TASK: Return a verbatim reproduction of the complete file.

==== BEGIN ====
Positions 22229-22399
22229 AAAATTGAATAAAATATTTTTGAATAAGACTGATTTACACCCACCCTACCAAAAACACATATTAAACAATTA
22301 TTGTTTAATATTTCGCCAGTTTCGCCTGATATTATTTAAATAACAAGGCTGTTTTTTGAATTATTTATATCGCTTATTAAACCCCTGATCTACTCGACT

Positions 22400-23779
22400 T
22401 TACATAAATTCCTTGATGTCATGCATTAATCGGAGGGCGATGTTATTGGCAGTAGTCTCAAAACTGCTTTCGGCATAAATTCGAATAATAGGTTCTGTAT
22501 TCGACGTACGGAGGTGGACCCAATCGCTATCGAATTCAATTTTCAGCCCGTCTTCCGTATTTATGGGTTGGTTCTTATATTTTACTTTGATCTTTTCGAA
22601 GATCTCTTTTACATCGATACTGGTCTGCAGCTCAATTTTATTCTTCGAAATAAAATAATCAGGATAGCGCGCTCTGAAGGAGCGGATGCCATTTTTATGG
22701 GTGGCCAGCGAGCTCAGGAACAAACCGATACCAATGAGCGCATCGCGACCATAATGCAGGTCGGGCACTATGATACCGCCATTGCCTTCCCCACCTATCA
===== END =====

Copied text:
Positions 22229-22399
22229 AAAATTGAATAAAATATTTTTGAATAAGACTGATTTACACCCACCCTACCAAAAACACATATTAAACAATTA
22301 TTGTTTAATATTTCGCCAGTTTCGCCTGATATTATTTAAATAACAAGGCTGTTTTTTGAATTATTTATATCGCTTATTAAACCCCTGATCTACTCGACT

Positions 22400-23779
22400 T
22401 TACATAAATTCCTTGATGTCATGCATTAATCGGAGGGCGATGTTATTGGCAGTAGTCTCAAAACTGCTTTCGGCATAAATTCGAATAATAGGTTCTGTAT
22501 TCGACGTACGGAGGTGGACCCAATCGCTATCGAATTCAATTTTCAGCCCGTCTTCCGTATTTATGGGTTGGTTCTTATATTTTACTTTGATCTTTTCGAA
22601 GATCTCTTTTACATCGATACTGGTCTGCAGCTCAATTTTATTCTTCGAAATAAAATAATCAGGATAGCGCGCTCTGAAGGAGCGGATGCCATTTTTATGG
22701 GTGGCCAGCGAGCTCAGGAACAAACCGATACCAATGAGCGCATCGCGACCATAATGCAGGTCGGGCACTATGATACCGCCATTGCCTTCCCCACCTATCA